As with all Solar System bodies, Mars is expected to receive material exogenously (from outside the planet) as infalling dust, micro-meteorites, and cometary sources containing organic materials that can partially survive (or be reexposed during atmospheric entry) on the surface, later releasing methane from UV photolytic processes either directly (7) or through secondary photochemical reaction (37). One such UV/CH4 model (7) predicts that production is carbon-limited and over very long time periods can produce 2.2 ppbv methane in the martian atmosphere. We considered models of methane arising from exogenous material but found that they are inconsistent with the observed background value, its disproportionality with the UV flux, and the size of its seasonal variation (34).

The Mars atmosphere has a seasonal surface pressure cycle due to a combination of the condensation and sublimation of carbon dioxide in the polar caps, an effect arising from the difference in mean surface altitude of the two hemispheres, and a dynamical effect resulting from the balance between mass and wind field (38). At equatorial locations like Gale crater, the pressure cycle is dominated by the polar cap contribution, although departures from regular seasonal trends can be present locally, sometimes because of dust storms (39). In situ measurements from REMS show pressures that range from 7.3 to 9.1 mbar (Fig. 1B), with a mean value of 8.4 mbar. When reporting gas mixing ratios, it is customary to correct in situ values to produce global mean annual mixing ratios, as we have done for the TLS-SAM data (Table 1 and Fig. 1). The observations of spatial and temporal variations (such as the spikes) indicate that normalization to a global mean value may not be appropriate, although this correction is at most only ~15% of the observed amplitude. To explain the large amplitude of the background methane observations, we considered whether large quantities of poorly mixed subliming CO2 could reach the low latitudes of Gale crater during the higher pressures and thereby result in low mixing ratios locally; this scenario is not borne out by modeling (36) nor by the QMS-SAM in situ measurements of argon (34), which can be considered a long-lived tracer of atmospheric transport and mixing.

The Mars Regional Atmospheric Modeling System (MRAMS) (34) shows that both horizontal mixing and vertical transport play a role in the transport of air into and out of Gale crater. For a small (~2° latitude/longitude area) short (~1 hour) methane release inside Gale crater, all methane is gone (reduced by an order of magnitude) within 6 to 8 hours; when released outside the crater, methane is diluted by several orders of magnitude in similar time, regardless of the season. Mixing time scales are ~1 sol regardless of season, which is much faster than previously thought (34). For steady-state release in a small to medium area (~2° to 10° latitude/longitude area) mimicking expectations for release inside or outside the crater, MRAMS shows daily variations of an order of magnitude occurring because of nighttime/daytime differences in flows between crater rim and floor.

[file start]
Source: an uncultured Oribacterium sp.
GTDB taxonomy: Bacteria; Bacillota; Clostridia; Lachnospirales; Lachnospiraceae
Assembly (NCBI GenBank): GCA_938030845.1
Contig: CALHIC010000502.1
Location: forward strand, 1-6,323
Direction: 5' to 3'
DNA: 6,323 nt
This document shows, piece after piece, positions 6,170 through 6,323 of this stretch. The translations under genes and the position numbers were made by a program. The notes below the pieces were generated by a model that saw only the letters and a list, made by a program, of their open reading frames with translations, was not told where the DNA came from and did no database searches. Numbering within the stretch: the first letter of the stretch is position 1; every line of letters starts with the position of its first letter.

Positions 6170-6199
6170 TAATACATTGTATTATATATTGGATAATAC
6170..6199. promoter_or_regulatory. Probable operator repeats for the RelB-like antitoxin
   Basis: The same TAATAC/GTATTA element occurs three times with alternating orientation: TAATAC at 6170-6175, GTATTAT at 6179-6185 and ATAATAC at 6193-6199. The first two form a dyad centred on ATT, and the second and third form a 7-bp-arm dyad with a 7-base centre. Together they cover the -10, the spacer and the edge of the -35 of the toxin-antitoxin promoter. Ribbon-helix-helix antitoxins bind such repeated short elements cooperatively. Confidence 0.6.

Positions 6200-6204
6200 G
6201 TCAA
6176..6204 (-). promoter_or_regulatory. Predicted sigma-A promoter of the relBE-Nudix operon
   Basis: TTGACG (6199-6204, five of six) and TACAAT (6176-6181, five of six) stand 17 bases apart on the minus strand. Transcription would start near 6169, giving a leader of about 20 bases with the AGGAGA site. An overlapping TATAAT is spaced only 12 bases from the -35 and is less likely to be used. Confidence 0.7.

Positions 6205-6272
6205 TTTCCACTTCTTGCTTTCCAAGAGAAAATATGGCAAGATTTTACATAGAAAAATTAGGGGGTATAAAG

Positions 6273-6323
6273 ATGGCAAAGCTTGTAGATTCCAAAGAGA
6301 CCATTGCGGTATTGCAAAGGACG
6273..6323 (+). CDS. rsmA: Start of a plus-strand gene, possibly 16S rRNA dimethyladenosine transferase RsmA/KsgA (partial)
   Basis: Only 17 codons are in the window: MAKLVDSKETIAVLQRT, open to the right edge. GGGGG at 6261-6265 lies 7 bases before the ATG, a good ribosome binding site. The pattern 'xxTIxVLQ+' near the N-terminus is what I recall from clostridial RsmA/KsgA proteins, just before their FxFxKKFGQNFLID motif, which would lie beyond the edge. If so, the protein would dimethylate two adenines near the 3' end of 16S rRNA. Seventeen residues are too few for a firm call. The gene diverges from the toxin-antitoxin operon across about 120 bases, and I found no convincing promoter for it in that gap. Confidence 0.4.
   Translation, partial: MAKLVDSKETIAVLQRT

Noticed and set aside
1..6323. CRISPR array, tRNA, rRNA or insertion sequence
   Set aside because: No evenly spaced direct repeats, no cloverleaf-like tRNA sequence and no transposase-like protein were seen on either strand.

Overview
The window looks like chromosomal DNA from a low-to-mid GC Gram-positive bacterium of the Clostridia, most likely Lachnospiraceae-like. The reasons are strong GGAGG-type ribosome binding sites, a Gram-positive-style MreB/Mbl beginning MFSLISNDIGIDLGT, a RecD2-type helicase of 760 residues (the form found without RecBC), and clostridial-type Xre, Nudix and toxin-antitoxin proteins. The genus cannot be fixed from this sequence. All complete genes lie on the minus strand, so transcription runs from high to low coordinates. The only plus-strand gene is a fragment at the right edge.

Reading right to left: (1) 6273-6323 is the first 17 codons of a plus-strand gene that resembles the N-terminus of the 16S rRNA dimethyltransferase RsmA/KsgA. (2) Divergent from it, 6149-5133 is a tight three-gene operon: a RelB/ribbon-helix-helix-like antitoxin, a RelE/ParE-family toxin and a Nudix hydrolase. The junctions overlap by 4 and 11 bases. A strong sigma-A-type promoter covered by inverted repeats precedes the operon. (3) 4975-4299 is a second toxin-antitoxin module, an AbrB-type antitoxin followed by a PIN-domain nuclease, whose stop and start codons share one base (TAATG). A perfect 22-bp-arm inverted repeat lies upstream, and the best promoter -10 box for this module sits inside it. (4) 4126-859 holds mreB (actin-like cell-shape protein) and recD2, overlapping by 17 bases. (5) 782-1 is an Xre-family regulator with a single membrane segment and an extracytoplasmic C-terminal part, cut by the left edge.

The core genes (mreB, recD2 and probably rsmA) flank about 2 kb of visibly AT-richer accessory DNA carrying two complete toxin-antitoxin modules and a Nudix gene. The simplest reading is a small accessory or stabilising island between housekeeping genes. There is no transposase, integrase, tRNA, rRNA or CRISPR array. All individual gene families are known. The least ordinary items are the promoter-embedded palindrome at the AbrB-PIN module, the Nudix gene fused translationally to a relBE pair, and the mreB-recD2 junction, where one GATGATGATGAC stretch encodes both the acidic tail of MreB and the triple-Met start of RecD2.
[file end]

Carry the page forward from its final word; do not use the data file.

With ancient atmospheric pressures of several hundred millibars (40), large amounts of methane may be stored in the cold martian subsurface as clathrates in a stability zone several times thicker than that of Earth (4143). Although the seasonal signature of the TLS-SAM measurements is not consistent with direct clathrate release, clathrates may provide a source of surface microseepage (diffuse exhalations without any specific morphological structure that may vent from outcropping of rocks or river or lake beds) (4345). On Mars, such seepage would occur preferentially through permeable pathways, such as faults, fractures, or in breaches in sealing lithologies; this would not require identifiable geomorphological structures on the surface. Weak microseepage exhalations could explain background and plume methane anomalies observed on Mars (43), perhaps near the dichotomy boundary and at Gale crater, where there is fractured sedimentary rock. Microseepage flux may vary over time, depending on variations of gas pressures along the subsurface migration pathway or on seasonal changes in the soil, or even where microbial activity may consume methane.